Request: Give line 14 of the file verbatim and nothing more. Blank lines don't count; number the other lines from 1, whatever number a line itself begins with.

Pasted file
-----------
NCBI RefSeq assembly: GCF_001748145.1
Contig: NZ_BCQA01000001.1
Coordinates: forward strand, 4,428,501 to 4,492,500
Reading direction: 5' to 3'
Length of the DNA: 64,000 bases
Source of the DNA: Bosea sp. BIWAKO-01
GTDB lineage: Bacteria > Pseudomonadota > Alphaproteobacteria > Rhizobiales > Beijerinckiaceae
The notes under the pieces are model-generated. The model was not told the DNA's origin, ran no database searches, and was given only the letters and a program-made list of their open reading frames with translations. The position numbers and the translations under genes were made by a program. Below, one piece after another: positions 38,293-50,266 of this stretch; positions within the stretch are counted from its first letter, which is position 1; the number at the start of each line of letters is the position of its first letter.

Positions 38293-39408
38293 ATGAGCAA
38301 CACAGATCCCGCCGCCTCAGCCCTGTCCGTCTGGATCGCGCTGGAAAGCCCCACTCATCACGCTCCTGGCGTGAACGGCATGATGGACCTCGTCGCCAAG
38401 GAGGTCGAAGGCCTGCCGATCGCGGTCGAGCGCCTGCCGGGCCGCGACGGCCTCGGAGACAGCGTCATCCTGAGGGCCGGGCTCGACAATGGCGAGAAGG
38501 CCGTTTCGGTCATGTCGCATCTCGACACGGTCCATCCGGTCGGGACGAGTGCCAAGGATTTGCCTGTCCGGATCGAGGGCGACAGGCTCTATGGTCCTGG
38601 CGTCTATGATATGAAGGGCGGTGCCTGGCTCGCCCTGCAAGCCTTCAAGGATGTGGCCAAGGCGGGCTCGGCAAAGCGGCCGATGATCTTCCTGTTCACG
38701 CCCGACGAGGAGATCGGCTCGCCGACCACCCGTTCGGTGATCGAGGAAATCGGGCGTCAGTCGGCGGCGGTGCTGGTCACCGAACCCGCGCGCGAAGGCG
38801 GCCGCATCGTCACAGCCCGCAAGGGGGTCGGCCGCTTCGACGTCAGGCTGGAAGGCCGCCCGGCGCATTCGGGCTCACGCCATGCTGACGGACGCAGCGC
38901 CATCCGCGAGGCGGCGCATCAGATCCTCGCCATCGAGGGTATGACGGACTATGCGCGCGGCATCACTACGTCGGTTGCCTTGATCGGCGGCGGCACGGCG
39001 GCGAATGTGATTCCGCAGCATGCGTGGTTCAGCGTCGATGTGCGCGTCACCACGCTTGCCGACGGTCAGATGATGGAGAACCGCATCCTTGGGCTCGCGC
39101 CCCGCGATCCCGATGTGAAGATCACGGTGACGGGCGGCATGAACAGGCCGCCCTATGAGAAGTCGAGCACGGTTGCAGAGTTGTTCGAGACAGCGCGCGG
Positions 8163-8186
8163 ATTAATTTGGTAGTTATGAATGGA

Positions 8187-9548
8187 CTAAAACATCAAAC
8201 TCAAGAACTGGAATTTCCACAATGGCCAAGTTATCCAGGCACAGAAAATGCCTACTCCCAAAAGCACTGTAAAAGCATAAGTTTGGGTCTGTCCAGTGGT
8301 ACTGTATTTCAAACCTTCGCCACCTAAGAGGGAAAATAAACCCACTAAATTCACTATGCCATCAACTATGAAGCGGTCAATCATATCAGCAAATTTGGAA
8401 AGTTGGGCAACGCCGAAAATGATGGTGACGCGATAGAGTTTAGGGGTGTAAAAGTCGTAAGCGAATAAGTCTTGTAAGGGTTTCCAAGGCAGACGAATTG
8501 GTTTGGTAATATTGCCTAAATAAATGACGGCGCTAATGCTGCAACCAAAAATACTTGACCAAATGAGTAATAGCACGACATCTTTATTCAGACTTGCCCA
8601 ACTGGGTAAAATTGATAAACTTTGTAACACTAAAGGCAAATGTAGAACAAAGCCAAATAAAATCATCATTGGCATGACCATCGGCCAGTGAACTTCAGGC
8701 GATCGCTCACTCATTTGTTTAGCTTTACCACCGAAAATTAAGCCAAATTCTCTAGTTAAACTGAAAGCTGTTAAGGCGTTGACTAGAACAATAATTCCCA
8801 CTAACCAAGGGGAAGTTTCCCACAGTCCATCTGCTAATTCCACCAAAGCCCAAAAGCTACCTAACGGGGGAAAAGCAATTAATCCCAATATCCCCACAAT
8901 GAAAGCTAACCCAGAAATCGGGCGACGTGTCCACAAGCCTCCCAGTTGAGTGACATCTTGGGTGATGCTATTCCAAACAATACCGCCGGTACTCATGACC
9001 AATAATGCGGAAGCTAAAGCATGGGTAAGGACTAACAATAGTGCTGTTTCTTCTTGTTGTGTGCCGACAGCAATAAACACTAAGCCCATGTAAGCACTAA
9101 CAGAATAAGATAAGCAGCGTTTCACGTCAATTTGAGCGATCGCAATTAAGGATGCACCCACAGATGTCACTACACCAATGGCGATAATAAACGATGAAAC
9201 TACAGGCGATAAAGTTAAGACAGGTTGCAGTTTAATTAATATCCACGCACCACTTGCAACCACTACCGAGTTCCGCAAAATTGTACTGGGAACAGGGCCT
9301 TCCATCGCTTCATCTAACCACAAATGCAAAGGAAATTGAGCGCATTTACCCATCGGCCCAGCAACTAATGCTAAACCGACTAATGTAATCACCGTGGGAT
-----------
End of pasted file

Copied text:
38601 CGTCTATGATATGAAGGGCGGTGCCTGGCTCGCCCTGCAAGCCTTCAAGGATGTGGCCAAGGCGGGCTCGGCAAAGCGGCCGATGATCTTCCTGTTCACG